Instagram finally explains how its algorithms work – Link

Instagram finally explains how its algorithms work – Link

Instagram revealed that it uses a variety of algorithms on the platform

faced criticism that instagram harms the accessibility of certain publications, social network Decided to open the game up and explain how it distributes and prioritizes user-generated content. In a post by the director of the social network on the Instagram blog this Tuesday, the 8th, Adam Mosseri, provided some details about how the platform’s algorithms work, which organize what you see prominently in your app.

Mosseri’s first explanation was that Instagram doesn’t just use an algorithm that controls the entire user experience. “Instagram doesn’t have an algorithm that looks at what people do and see in the app. We use a Variety of Algorithms, classifiers and procedures, each with its own purpose”, the executive said.

Furthermore, the post justifies why Instagram uses algorithms – when the social network was launched in 2010, the application featured all content produced chronologically. According to Mosseri, as membership grew, “it became impossible for most people to see everything.” According to the social network, in 2016, users lost almost 70% of everything they posted, including almost half of those posted by those closest to them.

The solution, then, was to organize a personalized feed according to user interests, or what Instagram believed. Plus, split that interest into different areas of Instagram: Feed, Explore, and Reels.

Feed and Stories organization

The post said that Instagram understands feeds and Stories as places where people want to see content from their friends, family and those closest to them. But how does the social network find out who is closest?

To create this ranking, Instagram built a series of steps where they identify what they call a “signal”. These prompts cover different data: “The number of times you’ve liked a video since a post was shared, whether you’re using the phone or the web.”

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The platform chief classified the signals with a “fixed order of importance” as follows:

Post info: These are indications about the popularity of a post (such as the number of likes) and more general information about the content: when it was posted, how long it played if it was a video, and where it was. is, if any, assigned to it.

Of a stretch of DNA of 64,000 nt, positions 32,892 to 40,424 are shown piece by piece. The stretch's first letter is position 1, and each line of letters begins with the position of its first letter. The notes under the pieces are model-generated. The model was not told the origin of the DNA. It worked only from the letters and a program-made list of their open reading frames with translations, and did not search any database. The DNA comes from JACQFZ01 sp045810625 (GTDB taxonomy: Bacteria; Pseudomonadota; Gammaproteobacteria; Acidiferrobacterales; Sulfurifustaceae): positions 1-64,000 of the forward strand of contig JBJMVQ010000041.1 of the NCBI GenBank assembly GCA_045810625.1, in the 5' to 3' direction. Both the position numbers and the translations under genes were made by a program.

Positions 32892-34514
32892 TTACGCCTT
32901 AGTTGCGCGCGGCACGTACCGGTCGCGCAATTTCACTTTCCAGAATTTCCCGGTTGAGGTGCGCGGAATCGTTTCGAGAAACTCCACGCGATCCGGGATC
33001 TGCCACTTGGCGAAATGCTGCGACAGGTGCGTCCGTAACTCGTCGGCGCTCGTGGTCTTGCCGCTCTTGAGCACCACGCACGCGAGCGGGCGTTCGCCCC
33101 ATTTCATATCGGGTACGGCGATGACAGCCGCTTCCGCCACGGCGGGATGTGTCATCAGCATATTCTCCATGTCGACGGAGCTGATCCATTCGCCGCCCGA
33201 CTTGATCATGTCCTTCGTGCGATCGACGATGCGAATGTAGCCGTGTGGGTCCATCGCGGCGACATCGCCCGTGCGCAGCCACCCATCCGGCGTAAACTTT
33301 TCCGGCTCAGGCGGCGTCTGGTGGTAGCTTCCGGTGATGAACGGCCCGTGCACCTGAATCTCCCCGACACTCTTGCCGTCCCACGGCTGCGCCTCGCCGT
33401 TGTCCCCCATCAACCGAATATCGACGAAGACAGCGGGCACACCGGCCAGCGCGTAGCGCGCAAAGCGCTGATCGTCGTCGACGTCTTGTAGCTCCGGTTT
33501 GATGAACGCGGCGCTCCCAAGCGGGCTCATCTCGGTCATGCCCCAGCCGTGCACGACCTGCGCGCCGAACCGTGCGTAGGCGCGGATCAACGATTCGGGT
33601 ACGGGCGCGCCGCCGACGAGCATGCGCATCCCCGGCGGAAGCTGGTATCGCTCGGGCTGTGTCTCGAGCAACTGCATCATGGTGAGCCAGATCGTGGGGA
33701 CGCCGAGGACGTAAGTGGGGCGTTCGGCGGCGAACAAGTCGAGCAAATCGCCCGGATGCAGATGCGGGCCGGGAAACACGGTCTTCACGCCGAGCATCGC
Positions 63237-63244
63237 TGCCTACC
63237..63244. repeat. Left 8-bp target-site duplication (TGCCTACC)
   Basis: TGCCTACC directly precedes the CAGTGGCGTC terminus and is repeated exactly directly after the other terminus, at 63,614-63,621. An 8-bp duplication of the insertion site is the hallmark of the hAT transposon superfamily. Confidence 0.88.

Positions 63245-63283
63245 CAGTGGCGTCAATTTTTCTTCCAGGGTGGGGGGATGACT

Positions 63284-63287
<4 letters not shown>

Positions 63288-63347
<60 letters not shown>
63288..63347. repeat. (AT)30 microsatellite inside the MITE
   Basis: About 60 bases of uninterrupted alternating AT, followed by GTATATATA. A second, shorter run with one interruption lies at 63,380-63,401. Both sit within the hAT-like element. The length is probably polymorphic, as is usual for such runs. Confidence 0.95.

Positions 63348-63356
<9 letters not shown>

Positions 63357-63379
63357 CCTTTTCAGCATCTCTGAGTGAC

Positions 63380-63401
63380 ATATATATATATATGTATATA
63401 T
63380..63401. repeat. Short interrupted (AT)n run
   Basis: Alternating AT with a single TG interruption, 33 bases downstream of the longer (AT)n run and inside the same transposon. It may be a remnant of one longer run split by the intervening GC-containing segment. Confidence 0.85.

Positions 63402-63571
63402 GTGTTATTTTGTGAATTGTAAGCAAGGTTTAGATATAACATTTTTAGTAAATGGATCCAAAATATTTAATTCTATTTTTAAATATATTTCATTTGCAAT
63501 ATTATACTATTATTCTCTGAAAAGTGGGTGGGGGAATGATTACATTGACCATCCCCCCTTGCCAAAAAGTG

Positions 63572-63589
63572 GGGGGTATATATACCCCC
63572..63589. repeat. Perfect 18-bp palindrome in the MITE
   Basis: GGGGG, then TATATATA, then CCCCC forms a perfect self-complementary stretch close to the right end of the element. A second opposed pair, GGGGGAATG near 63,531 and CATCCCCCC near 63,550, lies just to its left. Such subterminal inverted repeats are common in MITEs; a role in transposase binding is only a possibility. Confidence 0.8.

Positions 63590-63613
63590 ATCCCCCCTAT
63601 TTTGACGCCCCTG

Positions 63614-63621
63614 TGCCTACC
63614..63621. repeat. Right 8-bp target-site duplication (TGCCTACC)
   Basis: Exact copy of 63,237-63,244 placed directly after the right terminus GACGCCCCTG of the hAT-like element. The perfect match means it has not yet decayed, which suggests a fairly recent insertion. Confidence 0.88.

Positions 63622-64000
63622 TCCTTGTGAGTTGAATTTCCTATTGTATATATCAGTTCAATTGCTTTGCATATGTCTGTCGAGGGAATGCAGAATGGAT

Poster Information: Gives you a sense of how interesting the user might be to you and includes cues such as how often you’ve interacted over the past few weeks.

Activity: Indicates what you might be interested in and includes hints such as how many posts you like.

Interaction History: Measures how interested you are in seeing a particular person’s posts in general. An example is whether or not you comment on each other’s posts.

Using these parameters, Instagram makes a series of predictions based on how likely the user is to interact with the post. In short: Instagram shows what it thinks you’ll like and can take action on the content.

Mosseri explains that in Feed “the five interactions we looked closely at are likely that you will spend a few seconds on a post, comment, like, save, and tap on the profile photo. The more likely you are to take an action, and the more weight we put on that action, the more posts you’ll see.”

To explore

Dynamics is quite different from the others on the Search tab of Instagram. According to the social network, the purpose of this space is to help you discover new things. The post clarifies that Explore is a grid of recommendations: It’s “a set of pics and videos that we found out for you – which is quite different from Feeds and Stories, where the majority of what you see comes from those accounts.” that you follow”.